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3 Stocks With Double-Digit Return Potential

A trio of names to consider for value and income.

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Jan 16, 2022
  • Enterprise Products offers a nearly 8% yield and appears undervalued.
  • Newmont distributed its highest total dividend amount in 2021.
  • Pfizer still offers high-teens return potential even after a 50% gain over the last year.
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One of my favorite investment strategies is to find stocks trading at a discounted valuation that also offer a high yield. This helps to maximize the potential total return on an investment.

In this article, we will look at three names trading at a discount to their respective GuruFocus Values while also offering at least twice the yield of the S&P 500 Index.

Enterprise Products

First on this list is Enterprise Products Partners (

EPD, Financial), a master limited partnership, or MLP, that is a top integrated provider of natural gas and natural gas liquids. The company provides processing, transporting and storage services to clients. Enterprise Products collects fees based on products transported and stored, making it slightly more immune to the price of energy than peers. The $52 billion company has annual revenue of more than $27 billion.

Like most MLPs, Enterprise Products has a very generous yield, currently at 7.8%, which is six times the average yield of 1.3% for the S&P 500 Index. According to Value Line, Enterprise Products has an average yield of 5.8% since 2011, so today’s yield is vastly superior to the long-term average. In fact, if this was the stock’s average yield for the entire year, it would be the second highest average after last year.

Enterprise Products has increased its distribution for 22 consecutive years, placing the company just three years shy of Dividend Champion status. The MLP has seen multiple energy bear markets and still raised its distributions to shareholders. Distributions have a compound annual growth rate of 4.4% over the last decade.

Enterprise Products trades at just over 11 times earnings estimates for 2022, which compares extremely favorably to the 10-year average price-earnings ratio of close to 19.

Shares are also trading at a discount to their intrinsic value according to the GuruFocus Value chart.


With the stock closing Friday at $23.99 and a GF Value of $31.59, Enterprise Products has a price-to-GF-Value ratio of 0.76. Shareholders would see a nearly 32% gain in the stock price were it to reach its GF Value. Combined with the dividend, total returns for Enterprise Products could be in the high 30% range. GuruFocus rates Enterprise Products as modestly undervalued.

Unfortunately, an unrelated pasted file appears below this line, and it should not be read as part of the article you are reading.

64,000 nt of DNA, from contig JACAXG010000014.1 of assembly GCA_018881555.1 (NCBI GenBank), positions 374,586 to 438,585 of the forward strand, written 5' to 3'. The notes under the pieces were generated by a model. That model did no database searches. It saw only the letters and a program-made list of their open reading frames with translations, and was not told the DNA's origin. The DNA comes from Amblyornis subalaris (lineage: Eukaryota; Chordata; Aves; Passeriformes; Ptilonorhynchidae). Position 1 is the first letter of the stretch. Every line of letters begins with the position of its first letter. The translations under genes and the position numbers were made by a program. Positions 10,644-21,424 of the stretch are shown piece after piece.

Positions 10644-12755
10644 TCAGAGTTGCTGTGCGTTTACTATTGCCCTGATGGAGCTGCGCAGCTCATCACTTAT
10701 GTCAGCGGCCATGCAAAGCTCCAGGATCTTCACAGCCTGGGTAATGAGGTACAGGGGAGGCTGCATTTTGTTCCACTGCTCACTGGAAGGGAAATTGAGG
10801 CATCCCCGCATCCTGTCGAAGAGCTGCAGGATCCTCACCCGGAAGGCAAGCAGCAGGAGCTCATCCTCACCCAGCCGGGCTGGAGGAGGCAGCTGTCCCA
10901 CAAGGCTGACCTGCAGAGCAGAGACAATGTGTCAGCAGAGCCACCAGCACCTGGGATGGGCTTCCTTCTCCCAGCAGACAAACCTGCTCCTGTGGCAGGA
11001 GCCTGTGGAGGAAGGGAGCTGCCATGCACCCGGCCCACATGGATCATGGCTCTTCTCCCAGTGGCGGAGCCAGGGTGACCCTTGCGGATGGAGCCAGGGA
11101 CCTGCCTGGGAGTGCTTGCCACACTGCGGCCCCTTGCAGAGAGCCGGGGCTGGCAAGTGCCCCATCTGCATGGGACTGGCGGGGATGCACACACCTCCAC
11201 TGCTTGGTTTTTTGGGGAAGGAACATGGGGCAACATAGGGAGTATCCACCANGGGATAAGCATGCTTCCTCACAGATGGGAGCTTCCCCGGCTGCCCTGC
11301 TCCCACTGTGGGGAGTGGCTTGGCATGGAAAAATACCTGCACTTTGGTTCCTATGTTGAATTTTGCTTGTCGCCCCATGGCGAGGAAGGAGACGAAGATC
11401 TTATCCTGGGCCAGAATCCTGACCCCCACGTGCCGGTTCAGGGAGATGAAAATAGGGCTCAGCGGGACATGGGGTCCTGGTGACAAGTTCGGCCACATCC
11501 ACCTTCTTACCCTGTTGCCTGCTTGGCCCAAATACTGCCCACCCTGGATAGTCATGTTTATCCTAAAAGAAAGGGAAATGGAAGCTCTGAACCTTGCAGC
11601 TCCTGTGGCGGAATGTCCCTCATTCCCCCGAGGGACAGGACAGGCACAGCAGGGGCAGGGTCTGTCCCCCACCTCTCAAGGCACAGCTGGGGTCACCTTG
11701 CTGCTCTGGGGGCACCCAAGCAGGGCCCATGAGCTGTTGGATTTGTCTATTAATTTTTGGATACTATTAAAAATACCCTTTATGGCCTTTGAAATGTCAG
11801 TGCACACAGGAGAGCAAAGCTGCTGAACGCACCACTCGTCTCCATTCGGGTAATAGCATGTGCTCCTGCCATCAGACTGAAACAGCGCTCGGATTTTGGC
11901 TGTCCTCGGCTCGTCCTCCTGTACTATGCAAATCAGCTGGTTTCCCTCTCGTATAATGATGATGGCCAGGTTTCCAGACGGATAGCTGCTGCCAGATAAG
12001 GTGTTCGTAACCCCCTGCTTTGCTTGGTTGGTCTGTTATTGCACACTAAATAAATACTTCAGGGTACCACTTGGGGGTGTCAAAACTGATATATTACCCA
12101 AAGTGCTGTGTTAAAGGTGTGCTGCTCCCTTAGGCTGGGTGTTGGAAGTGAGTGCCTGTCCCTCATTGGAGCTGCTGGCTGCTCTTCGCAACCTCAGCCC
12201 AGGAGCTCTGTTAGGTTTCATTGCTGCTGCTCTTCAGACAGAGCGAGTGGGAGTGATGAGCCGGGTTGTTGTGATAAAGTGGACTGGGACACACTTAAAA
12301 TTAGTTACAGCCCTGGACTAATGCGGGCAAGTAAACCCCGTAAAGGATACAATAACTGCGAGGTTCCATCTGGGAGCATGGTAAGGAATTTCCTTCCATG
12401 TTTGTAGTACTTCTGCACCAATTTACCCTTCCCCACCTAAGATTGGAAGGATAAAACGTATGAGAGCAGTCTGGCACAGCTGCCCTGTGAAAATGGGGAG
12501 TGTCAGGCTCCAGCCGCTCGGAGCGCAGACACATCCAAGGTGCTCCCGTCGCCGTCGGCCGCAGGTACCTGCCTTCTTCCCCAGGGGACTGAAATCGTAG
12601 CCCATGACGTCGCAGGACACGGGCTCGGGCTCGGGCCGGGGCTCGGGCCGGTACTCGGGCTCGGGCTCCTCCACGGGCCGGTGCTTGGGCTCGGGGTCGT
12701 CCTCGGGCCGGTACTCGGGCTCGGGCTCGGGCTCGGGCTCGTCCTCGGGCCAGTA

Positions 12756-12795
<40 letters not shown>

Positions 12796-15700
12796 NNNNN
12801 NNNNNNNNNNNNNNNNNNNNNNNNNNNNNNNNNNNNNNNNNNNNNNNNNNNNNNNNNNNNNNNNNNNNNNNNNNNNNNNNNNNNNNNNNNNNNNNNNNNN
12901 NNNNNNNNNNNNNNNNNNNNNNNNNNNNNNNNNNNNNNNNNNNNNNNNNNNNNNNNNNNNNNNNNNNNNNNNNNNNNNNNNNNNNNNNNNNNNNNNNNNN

The second stock on this list is Newmont Corporation (

NEM, Financial), which has gold and copper mines on four continents: North America, Africa, Asia and South America. The company has proven reserves of more than 94 million ounces of gold, 6.9 million tons of copper and 613 million ounces of silver. Newmont is valued at $49 billion and has annual sales of $11.5 billion.

Newmont closed the most recent trading session yielding 3.6%, well ahead of the market index and twice what the stock has historically offered.

The company has an uneven dividend growth history as it cut its dividend each year from 2013 to 2015. Dividend increases started the next year and shareholders saw three increases in 2020 and one raise last year. Dividend growth is erratic, but the total distributed in 2021 was Newmont’s highest ever.

Shares are trading with a price-earnings ratio of 20. This is below the stock’s 10-year average price-earnings ratio of 23.

Newmont looks undervalued using the GF Value as well.


Shares of the company trade at $61.22 and have a GF Value of $71.88, giving Newmont a price-to-GF-Value ratio of 0.85. Newmont offers a potential return of 17.4% from the current price. Factor in the dividend and total returns could reach the 20% range. The stock is rated as modestly undervalued.


The last stock for consideration is Pfizer Inc. (

PFE, Financial), is leading pharmaceutical company. Following spinoffs of its consumer healthcare and generics businesses, Pfizer is now focused on pharmaceuticals and vaccines. The $312 billion company has annual revenue approaching $48 billion.

The stock yields 2.9%, which is 160 basis points higher than the average yield of the market index. However, Pfizer’s 10-year average yield is 3.6%. Shares have returned nearly 50% over the last year, which has driven the yield down to levels rarely seen. If Pfizer was to average the current yield for an entire year it would be the lowest since at least 2005.

Pfizer has increased its dividend for 12 consecutive years. The company cuts its dividend in both 2009 and 2010 as it digested large acquisitions. The dividend has a CAGR of 6.6% over the last decade.

Pfizer trades at 13 times 2021 earnings expectations, but just 8.6 times 2022 estimates.

Shares look inexpensive on a GuruFocus Value basis.


Pfizer trades hands at $54.95. GuruFocus estimates that the stock has a GF Value of $62.79, giving shares a price-to-GF-Value ratio of 0.88. The stock could return more than 14% if it reached its GF Value. With the dividend yield, the total return could begin to approach the upper teens. Even after a tremendous gain over the last year, Pfizer still looks undervalued. Shares are also rated as modestly undervalued.

Final thoughts

Investing in stocks that are trading at a discount to their fair value and also offer high yields can lead to excellent total returns. Enterprise Products, Newmont and Pfizer are three such names. Each stock offers double-digit total return potential based on my valuation model.


I am/ we are currently short the stocks mentioned. Click for the complete disclosure
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